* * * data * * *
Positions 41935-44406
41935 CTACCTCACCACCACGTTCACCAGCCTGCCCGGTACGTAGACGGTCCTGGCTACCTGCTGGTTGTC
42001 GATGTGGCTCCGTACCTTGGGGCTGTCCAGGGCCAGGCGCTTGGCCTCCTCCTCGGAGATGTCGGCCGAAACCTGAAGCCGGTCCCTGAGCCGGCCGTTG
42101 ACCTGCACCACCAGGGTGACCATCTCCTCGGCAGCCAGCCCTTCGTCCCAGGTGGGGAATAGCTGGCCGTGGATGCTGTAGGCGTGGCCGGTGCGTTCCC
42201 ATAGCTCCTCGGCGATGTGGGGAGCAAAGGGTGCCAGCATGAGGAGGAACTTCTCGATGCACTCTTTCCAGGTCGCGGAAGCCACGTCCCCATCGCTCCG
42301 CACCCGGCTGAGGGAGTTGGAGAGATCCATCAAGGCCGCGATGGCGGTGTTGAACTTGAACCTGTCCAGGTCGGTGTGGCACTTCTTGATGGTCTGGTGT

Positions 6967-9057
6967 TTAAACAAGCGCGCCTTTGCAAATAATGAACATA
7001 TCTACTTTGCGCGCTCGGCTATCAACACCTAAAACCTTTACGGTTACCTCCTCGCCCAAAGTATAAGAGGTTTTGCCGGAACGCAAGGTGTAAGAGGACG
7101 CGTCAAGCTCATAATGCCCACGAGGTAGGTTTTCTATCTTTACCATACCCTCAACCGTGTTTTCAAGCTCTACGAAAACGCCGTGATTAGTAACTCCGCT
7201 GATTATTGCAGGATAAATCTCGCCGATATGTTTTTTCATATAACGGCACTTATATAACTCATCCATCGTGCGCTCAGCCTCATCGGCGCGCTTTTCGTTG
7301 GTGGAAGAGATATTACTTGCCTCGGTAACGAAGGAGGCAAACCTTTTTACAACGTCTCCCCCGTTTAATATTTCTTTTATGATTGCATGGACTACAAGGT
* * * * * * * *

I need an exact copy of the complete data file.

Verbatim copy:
Positions 41935-44406
41935 CTACCTCACCACCACGTTCACCAGCCTGCCCGGTACGTAGACGGTCCTGGCTACCTGCTGGTTGTC
42001 GATGTGGCTCCGTACCTTGGGGCTGTCCAGGGCCAGGCGCTTGGCCTCCTCCTCGGAGATGTCGGCCGAAACCTGAAGCCGGTCCCTGAGCCGGCCGTTG
42101 ACCTGCACCACCAGGGTGACCATCTCCTCGGCAGCCAGCCCTTCGTCCCAGGTGGGGAATAGCTGGCCGTGGATGCTGTAGGCGTGGCCGGTGCGTTCCC
42201 ATAGCTCCTCGGCGATGTGGGGAGCAAAGGGTGCCAGCATGAGGAGGAACTTCTCGATGCACTCTTTCCAGGTCGCGGAAGCCACGTCCCCATCGCTCCG
42301 CACCCGGCTGAGGGAGTTGGAGAGATCCATCAAGGCCGCGATGGCGGTGTTGAACTTGAACCTGTCCAGGTCGGTGTGGCACTTCTTGATGGTCTGGTGT

Positions 6967-9057
6967 TTAAACAAGCGCGCCTTTGCAAATAATGAACATA
7001 TCTACTTTGCGCGCTCGGCTATCAACACCTAAAACCTTTACGGTTACCTCCTCGCCCAAAGTATAAGAGGTTTTGCCGGAACGCAAGGTGTAAGAGGACG
7101 CGTCAAGCTCATAATGCCCACGAGGTAGGTTTTCTATCTTTACCATACCCTCAACCGTGTTTTCAAGCTCTACGAAAACGCCGTGATTAGTAACTCCGCT
7201 GATTATTGCAGGATAAATCTCGCCGATATGTTTTTTCATATAACGGCACTTATATAACTCATCCATCGTGCGCTCAGCCTCATCGGCGCGCTTTTCGTTG
7301 GTGGAAGAGATATTACTTGCCTCGGTAACGAAGGAGGCAAACCTTTTTACAACGTCTCCCCCGTTTAATATTTCTTTTATGATTGCATGGACTACAAGGT